Using children for war is not cricket, says film offering hope to war-torn nations.
Torbaaz (“Black Falcon”), a new Indian Hindi-language action thriller suggesting a unique solution to build the future of the war torn countries like Afghanistan, is available in America on Netflix.
Directed by Girish Malik, the film about Afghanistan’s child suicide bombers trained to believe that killing the enemy is a virtue and glory in afterlife, could not be released in theaters as scheduled earlier due to covid-19 pandemic.
Torbaaz touches upon a crucial subject, how to help build the future of the war torn countries. The film is based in Afghanistan but it is a wider subject. Even as it remains close to reality in portraying the situation, It suggests a unique solution too.
The film’s protagonist Nasser (Sanjay Dutt), is an ex-Indian army doctor who has lost his wife and son in a suicide bomb attack in Kabul. He comes back to the place once again many years later to help Ayesha (played by Nargis Fakhri) who was his wife’s friend, with her NGO.
Nasser initially a reluctant visitor, somehow gets drawn to the refugee camp kids and decides that he needs to do something to bring hope in their lives.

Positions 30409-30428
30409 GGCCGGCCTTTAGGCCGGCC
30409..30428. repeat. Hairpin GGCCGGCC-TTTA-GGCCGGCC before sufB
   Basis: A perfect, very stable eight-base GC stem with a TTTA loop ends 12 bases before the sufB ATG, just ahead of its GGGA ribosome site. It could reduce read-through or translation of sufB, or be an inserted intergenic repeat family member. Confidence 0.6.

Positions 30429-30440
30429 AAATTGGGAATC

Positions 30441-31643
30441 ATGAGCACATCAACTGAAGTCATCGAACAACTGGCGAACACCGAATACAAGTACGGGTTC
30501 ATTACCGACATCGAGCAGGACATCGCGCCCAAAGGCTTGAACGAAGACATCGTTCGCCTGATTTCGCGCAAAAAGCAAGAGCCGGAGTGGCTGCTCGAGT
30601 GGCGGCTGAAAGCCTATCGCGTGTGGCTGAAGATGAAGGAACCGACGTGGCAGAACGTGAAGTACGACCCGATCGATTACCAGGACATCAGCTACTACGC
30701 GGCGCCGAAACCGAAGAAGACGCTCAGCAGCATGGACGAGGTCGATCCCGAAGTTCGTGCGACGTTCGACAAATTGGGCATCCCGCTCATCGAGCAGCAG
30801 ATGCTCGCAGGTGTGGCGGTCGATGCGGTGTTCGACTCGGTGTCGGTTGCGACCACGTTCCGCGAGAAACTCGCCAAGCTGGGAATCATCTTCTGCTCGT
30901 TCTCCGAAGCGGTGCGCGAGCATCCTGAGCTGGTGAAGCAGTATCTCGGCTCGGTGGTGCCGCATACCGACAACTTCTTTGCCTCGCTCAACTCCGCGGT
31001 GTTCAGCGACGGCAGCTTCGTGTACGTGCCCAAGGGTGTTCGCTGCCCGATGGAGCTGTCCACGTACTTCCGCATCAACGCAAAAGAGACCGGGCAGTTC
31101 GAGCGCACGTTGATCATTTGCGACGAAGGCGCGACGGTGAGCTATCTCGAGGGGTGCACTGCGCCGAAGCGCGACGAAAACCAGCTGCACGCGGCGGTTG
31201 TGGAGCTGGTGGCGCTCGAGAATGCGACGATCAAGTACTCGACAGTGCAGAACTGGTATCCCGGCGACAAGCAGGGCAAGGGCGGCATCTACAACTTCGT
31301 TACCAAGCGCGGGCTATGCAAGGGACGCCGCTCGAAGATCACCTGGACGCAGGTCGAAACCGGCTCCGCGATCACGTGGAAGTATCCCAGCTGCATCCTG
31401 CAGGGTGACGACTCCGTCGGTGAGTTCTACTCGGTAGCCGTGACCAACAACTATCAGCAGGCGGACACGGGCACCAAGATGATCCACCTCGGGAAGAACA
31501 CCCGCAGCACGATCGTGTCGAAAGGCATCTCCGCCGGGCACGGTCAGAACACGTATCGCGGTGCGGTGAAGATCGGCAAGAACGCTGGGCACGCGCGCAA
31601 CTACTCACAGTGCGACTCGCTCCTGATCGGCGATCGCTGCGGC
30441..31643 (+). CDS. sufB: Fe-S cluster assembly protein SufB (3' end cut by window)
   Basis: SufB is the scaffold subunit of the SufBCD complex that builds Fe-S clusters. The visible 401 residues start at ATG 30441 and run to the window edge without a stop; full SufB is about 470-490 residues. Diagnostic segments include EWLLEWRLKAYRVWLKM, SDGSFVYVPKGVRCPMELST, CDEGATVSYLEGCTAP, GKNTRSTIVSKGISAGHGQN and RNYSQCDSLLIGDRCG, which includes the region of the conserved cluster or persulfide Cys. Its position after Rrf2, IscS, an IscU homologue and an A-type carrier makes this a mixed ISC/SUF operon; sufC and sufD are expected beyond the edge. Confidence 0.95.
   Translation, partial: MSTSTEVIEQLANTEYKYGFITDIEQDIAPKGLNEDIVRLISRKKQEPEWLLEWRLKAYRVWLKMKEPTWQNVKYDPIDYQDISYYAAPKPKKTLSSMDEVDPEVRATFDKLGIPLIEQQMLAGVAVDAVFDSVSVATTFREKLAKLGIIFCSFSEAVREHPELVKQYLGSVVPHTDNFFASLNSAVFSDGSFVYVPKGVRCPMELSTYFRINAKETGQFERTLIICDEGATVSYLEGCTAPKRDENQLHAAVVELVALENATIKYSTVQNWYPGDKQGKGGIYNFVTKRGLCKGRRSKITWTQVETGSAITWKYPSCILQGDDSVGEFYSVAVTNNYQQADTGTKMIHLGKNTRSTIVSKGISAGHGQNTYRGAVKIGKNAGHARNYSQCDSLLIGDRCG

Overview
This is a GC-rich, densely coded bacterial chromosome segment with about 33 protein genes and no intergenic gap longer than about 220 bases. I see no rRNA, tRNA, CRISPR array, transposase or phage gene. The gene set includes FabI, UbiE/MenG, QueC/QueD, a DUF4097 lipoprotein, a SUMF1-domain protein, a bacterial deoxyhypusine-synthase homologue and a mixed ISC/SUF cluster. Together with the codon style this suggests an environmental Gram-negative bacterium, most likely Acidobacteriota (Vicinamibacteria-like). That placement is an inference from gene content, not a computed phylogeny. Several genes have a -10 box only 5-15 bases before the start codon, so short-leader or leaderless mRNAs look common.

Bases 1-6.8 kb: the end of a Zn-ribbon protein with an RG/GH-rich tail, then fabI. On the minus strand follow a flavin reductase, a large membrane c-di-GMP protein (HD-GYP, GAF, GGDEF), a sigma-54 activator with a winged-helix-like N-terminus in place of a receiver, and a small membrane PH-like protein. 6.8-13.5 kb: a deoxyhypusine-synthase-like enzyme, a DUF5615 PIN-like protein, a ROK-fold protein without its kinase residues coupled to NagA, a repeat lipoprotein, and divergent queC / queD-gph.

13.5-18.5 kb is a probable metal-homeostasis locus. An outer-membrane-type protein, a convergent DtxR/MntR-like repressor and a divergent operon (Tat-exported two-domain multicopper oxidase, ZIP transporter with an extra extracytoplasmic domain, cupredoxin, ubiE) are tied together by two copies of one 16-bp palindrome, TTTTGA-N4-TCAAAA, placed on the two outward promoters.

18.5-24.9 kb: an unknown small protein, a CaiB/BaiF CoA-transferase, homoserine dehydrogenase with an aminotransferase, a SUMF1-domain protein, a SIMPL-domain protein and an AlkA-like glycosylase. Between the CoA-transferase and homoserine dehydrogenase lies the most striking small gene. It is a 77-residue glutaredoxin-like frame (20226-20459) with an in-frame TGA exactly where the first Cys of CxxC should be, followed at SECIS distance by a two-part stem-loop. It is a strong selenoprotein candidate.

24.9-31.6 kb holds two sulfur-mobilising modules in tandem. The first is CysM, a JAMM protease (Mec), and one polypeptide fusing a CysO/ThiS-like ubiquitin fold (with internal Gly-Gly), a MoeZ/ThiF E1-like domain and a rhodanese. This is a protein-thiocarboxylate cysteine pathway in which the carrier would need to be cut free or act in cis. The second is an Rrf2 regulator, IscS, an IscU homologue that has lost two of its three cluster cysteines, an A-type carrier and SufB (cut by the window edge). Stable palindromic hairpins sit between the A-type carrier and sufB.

He comes up with the idea of starting a cricket training camp for the refugee boys. What happens later forms the rest of the film.
As the film points out in the end there are many NGOs and individuals that are doing this kind of work in Afghanistan by bringing meaning into the life of refugee children through sports or other crafts and skills.
Where the film wins is in holding the attention of the audience. It is a fine example of marrying serious cinema with entertainment thanks to writers Malik and Bharti Jakhar.
After the acclaimed film Jal once again award winning Malik and producer Puneet Singh that helm the production company Clapstem Entertainment have brought out another well researched production.
it was huge challenge to make this vast scale film on such a small budget, they say. “But we really wanted to tell this story” says Singh. ” We really wanted the world to talk about the plight of the children of war” adds Malik.
Torbaaz is a film with its heart in the right place and commendable execution with great production design, costumes and the use of Pashto and Dari words.
It would be worthwhile if it starts a dialog about the plight of the children who are victims of war and terrorism.